Black leaders unsurprised by DOJ findings into Louisville Metro Police

Jamie Lane of Louisville's Kula Gallery organized a community coalition for businesses trying...
Jamie Lane of Louisville's Kula Gallery organized a community coalition for businesses trying to clean up after several nights of protests.(WAVE 3 News)
Published: Mar. 9, 2023 at 4:04 PM CST
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LOUISVILLE, Ky. (WAVE) - The U.S. Department of Justice’s recent report outlined problems they found within the Louisville Metro Police Department.

One of the most glaring problems was its discriminatory practices toward Black people.

“This report validates much of what Black communities have been saying for decades,” Jemar Tisby said.

Tisby is a history professor at Simmons College of Kentucky, a historically Black college in downtown Louisville.

He said it’s a cause rooted in hundreds of years of history, though at the same time, it’s easy to spot at the surface.

Congregation members at the predominantly Black Bates Memorial Baptist Church said they were less than surprised by the DOJ’s findings.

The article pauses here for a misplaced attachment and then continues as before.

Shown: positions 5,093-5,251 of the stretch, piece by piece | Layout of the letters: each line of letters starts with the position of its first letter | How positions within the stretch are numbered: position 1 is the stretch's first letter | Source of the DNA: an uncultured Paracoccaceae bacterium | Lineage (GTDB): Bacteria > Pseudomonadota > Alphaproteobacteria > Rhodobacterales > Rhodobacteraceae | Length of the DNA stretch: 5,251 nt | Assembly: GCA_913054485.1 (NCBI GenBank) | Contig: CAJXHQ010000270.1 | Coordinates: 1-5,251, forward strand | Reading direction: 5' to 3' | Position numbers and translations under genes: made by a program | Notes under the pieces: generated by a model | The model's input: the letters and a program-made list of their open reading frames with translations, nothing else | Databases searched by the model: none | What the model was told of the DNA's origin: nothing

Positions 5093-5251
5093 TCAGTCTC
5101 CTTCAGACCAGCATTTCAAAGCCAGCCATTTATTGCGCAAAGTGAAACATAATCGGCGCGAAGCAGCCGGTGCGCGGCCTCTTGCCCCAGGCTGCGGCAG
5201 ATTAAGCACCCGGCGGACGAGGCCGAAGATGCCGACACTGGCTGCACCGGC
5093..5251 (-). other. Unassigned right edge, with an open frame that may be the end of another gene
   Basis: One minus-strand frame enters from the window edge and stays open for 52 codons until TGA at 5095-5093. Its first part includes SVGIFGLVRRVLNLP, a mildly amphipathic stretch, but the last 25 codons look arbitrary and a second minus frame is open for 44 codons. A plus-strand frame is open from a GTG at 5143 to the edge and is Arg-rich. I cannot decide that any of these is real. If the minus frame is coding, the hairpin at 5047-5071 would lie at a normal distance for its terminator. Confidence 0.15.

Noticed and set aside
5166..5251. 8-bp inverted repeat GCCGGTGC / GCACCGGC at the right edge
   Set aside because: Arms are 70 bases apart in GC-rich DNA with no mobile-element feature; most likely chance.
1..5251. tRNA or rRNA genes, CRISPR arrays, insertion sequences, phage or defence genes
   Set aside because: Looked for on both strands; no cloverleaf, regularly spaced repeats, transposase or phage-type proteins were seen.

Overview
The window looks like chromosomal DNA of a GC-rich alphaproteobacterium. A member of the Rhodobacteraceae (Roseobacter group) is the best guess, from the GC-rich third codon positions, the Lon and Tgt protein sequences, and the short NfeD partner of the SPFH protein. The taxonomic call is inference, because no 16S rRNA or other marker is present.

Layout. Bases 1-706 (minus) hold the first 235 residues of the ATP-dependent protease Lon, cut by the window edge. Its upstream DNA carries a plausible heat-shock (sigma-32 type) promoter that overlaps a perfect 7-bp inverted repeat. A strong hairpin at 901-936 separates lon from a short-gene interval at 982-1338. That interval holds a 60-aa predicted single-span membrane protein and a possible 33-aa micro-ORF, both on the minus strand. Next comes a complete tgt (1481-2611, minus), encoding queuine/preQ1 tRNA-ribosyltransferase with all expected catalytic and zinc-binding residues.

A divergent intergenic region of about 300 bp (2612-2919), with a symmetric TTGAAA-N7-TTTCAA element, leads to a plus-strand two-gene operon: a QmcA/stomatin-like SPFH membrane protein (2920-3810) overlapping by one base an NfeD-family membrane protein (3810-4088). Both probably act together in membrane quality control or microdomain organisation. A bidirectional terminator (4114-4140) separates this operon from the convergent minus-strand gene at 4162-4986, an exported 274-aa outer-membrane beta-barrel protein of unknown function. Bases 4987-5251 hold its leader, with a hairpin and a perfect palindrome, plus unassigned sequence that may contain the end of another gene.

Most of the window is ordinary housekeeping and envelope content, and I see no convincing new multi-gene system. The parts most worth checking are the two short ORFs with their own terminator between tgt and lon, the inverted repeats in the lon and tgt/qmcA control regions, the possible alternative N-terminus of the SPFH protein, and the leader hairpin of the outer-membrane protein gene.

“They heard exactly what they have been experiencing as a community,” Bates Pastor F. Bruce Williams said, “and we have experienced as a people forever.”

Williams and Tisby agree: this isn’t new information. It’s not information they’re even asking for. It’s imagination.

“You’ll hear a lot of talk around re-imagining public safety,” Tisby said, “and I think that’s right on.”

Tisby said though he’s a professor of history, what’s happening now right before his mostly students’ eyes, he’ll need to take class time to address.

“I think it’s just the responsible thing to do,” he said. “Our students undoubtedly have heard of the report, are trying to make sense of it.”

The report from the DOJ lists a number of suggestions for Louisville Metro Government, but the question remains whether it’ll result in tangible change, which is what Pastor Williams is asking for.

“Now that you know what we’ve been telling you all along,” he said, “what are you going to do now?”

Louisville Metro police have made a number of changes since the police killing of Breonna Taylor in 2020, including the ban of no-knock warrants.

The DOJ acknowledged there has been at least some effort in making substantive changes.